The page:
If you are travelling in Yogyakarta, whether in group or alone, the Prambanan Temple compound is a must visit alongside with the ever popular Borobudur Temples. This guide will go in depth on various ways you can get to the temple compounds, what are the cost of guides there and what you can learn from the temple. There are also some smaller temples around the Prambanan Temple area that you might be interested to visit if you have the time.
From someone who loves to learn about culture while travelling, I personally feel that Prambanan Temple is a perfect starting point for your trip in Yogyakarta. It takes a good 2 – 3 hours to cover the compounds for someone who takes their time and understand about the wall carvings and the story behind it.
Before we go into that, let’s talk about getting to the Prambanan Temple.
Method 1: Trans-Yogya Bus
The trans-yogya bus is a true blessing for travelers and locals alike. For a fee of only IDR3600 per ride, you can get to most parts of central Yogyakarta and yes, that includes the Prambanan Temple. To get to the Prambanan Temple, take bus 1A. You can get bus 1A as long as you wait within it’s route and if you are on another route, worry not, the bus conductor will always tell you where you can get off the initial bus and get on bus 1A. They are extremely friendly and helpful, as long as you are willing to ask.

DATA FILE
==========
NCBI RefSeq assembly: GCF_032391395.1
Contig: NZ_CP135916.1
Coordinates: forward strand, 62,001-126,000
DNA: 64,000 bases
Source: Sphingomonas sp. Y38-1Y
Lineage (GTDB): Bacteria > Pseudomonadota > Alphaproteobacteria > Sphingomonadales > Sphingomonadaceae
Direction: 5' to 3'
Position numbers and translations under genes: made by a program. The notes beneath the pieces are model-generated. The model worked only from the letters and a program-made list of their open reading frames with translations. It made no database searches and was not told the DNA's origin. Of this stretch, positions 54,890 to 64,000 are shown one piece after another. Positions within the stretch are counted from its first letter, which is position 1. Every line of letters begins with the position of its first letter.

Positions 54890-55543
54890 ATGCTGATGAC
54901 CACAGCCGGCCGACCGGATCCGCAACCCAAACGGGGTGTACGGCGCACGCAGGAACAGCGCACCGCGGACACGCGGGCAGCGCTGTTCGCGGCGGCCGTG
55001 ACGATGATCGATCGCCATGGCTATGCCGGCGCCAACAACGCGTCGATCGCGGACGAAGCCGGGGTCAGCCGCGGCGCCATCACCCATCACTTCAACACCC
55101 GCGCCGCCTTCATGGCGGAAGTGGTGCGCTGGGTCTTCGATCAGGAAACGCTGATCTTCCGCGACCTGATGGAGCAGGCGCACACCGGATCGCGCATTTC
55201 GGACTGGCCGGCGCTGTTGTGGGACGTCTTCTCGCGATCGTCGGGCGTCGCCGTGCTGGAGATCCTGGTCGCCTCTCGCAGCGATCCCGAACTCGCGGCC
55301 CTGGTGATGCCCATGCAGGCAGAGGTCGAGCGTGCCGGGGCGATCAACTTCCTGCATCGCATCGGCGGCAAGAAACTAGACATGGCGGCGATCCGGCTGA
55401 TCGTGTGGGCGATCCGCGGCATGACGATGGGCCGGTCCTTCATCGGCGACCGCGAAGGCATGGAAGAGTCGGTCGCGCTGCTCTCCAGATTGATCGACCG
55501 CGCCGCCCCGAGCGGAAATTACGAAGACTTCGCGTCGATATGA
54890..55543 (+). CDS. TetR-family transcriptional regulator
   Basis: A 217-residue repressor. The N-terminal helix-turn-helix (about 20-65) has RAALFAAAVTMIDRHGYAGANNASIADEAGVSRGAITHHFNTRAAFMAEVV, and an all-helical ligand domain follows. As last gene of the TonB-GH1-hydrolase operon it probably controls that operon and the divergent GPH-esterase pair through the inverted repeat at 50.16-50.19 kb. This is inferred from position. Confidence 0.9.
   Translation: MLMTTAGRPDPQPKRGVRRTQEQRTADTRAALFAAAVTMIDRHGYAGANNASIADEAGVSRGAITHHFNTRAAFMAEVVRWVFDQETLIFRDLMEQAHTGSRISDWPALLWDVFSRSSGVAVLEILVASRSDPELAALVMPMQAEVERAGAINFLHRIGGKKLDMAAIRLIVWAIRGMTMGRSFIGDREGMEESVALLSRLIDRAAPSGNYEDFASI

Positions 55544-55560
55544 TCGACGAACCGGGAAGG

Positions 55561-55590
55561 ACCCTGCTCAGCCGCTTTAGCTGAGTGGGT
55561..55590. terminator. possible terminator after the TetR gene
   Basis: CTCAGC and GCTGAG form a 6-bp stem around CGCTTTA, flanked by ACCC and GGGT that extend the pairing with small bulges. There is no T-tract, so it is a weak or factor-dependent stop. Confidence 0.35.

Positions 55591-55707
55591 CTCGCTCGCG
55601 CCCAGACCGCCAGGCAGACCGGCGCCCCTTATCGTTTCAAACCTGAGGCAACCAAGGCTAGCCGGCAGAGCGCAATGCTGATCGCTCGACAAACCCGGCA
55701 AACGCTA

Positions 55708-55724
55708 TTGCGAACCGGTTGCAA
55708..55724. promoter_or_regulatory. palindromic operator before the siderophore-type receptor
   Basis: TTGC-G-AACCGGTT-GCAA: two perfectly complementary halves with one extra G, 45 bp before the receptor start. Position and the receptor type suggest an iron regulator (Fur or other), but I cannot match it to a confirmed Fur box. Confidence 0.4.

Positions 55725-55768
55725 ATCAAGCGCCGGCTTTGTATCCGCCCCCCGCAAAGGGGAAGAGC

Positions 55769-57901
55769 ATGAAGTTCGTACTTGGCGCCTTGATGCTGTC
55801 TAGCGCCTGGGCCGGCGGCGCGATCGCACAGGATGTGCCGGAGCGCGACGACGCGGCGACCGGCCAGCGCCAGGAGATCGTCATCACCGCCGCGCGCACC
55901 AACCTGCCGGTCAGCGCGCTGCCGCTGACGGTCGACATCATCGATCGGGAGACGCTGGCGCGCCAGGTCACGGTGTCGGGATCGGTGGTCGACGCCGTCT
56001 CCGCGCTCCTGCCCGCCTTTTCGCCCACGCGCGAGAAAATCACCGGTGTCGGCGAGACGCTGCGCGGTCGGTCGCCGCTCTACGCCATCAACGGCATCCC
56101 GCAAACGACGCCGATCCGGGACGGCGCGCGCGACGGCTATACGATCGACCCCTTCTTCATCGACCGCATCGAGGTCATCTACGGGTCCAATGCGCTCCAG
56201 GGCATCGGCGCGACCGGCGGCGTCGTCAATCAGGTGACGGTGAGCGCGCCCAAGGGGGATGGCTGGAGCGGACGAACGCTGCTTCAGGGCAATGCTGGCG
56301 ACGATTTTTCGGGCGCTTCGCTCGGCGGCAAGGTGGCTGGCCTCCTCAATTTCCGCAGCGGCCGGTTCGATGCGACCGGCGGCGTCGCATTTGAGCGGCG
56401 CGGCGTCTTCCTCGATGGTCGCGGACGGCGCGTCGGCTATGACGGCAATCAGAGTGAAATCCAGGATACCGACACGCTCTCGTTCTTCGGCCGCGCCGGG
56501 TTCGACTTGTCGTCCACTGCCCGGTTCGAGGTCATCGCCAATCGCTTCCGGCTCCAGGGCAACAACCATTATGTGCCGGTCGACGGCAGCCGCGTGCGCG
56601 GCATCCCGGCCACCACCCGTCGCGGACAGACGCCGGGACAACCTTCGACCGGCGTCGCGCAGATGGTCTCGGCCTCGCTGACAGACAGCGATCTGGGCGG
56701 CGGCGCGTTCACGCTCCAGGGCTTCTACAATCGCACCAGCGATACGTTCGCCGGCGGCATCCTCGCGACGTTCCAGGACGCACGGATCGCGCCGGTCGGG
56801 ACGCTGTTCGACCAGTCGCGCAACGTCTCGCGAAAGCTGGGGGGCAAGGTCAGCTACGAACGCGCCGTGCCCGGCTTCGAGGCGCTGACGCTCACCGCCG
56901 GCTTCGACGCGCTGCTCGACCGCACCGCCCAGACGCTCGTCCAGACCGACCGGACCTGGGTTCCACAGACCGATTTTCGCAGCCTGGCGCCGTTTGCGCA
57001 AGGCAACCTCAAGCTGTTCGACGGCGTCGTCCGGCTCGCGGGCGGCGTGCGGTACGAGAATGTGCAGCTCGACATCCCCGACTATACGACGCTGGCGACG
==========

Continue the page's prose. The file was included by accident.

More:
After getting off the bus at Prambanan station, immediately turn left and walk down the road. There will be many trishaws around telling you that it is far away and will charge you IDR10,000 to give you a ride to the entrance but the truth is, the entrance is a mere 500 metres away. If that is far for you, then by all means, take the trishaw but a good old walk for me is good enough.
Just to be sure you are on the correct route, you will be passing an arch that looks something like this:
After taking the left turn, entrance the Prambanan is on your left and are extremely obvious. Purchase your ticket at the ticket counter before entering.
Method 2: Taxi/Go Jeks
Taxi and GoJeks (motorcycle) are pretty straight forward. Depending on where you are, they can cost from IDR30,000 – IDR60,000 and brings your directly to the entrance of the Prambanan Temple. If you are not one who is up for bus rides with the local, this will be an option you would like to explore. GoJeks are way cheaper and they would cost around IRD10,000 to IDR15,000 if you are coming from Malioboro Street or nearby. Of course, the bike fits only one person and unless your are alone, go for taxi.
Ticket can be purchased at the ticketing counter. They have separated ticketing counter for foreigners and locals visitors. Here’s the latest entry fee for foreigners: